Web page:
Make Your Weekend Last (and Last...)
By Nicole Yorio
End the Is it really Monday already? blues with these weekend-extending tips.
You know the feeling — it's 8 p.m. on Sunday and you find yourself wondering, Where'd the weekend go? So often, those two precious days spiral into a whirlwind of chores and obligations, leaving you deflated and drained come Sunday night. In fact, weekends filled with hassles and short on social activities are linked with burnout and poor well-being during the week, according to a study published in the Journal of Occupational Health Psychology. Here's what you can do to turn your weekend into a pause that truly refreshes.
Create your own "The weekend starts here" ritual.
Even just buying a flower to put in a bud vase on your dresser does the trick. Let this simple symbolic act remind you to leave your demanding weekday world behind and bring a feeling of beauty and peace into your home, says Monica Magnetti, a life, business, and wellness coach.
Make a list of all your weekend chores...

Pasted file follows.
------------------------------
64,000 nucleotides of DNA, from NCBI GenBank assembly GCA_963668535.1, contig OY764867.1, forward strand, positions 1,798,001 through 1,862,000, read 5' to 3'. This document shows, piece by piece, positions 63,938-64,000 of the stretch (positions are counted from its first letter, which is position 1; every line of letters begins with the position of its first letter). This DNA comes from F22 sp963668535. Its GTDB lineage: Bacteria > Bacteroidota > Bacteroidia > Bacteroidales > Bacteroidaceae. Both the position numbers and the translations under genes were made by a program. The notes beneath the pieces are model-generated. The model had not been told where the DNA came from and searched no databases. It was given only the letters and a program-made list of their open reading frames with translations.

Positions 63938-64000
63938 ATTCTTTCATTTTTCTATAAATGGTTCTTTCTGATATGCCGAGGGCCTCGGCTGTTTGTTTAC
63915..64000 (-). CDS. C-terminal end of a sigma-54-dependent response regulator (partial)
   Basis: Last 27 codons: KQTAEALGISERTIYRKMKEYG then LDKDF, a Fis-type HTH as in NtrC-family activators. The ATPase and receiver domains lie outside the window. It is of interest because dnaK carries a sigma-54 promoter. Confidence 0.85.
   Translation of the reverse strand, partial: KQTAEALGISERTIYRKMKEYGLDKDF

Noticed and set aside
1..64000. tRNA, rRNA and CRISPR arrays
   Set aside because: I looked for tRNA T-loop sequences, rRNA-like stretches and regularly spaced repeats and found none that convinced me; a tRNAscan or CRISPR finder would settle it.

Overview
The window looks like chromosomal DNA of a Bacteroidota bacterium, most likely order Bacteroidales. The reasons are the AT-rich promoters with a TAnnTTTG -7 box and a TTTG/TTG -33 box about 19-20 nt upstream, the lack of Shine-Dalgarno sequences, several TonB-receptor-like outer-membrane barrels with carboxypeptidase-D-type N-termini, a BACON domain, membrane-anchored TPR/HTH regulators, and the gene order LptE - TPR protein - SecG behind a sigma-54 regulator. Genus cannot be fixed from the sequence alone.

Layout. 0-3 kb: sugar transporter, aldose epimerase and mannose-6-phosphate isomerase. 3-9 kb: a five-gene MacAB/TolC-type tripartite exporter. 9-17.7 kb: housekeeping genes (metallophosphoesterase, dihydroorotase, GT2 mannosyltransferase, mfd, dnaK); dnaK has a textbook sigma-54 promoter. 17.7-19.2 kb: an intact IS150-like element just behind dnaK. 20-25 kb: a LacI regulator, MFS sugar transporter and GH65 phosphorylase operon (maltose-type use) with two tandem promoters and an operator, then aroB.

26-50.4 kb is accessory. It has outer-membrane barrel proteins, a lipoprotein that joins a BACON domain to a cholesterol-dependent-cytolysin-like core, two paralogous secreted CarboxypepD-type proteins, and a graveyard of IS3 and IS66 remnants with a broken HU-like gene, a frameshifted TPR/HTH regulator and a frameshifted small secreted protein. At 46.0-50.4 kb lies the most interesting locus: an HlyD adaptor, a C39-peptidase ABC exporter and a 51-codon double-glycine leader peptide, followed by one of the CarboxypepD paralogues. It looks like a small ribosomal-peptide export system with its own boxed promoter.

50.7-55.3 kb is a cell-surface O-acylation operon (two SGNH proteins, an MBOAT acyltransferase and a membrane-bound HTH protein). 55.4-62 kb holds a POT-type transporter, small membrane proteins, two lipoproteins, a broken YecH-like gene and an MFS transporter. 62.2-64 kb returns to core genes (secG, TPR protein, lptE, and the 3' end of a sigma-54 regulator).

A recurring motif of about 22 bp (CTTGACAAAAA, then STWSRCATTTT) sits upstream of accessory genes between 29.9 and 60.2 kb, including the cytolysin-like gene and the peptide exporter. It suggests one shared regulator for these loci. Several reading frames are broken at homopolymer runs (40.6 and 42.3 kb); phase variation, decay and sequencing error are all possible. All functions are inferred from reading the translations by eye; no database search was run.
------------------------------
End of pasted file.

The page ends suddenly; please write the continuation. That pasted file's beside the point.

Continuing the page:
...then cut it in half. C'mon, when do you ever get through the whole list anyway? Seeing all those to-do's will only leave you racing to accomplish them — and feeling guilty when you don't. If you're having trouble narrowing down your list, write it on a Post-it Note, suggests Jill Murphy Long, author of Permission to Play. That way, you'll be forced to decide what's really important. Plus, once you accept the fact that, realistically, you can only get to three or four tasks, you'll enjoy your leisure time more because you won't perpetually obsess over all the projects you haven't dealt with, Long says. You'll also feel a sense of satisfaction and peace from knowing that you have time for what you want to do, not what you "have" to do.
To make sure the chores you do tackle don't devour your weekend, time them right. For instance, do your grocery shopping after 5 p.m. or before 8 a.m., which are when supermarkets are least crowded, according to progressivegrocer.com. And arrive at the post office within 15 minutes of opening time to beat the long lines of Saturday customers, suggests the United States Postal Service.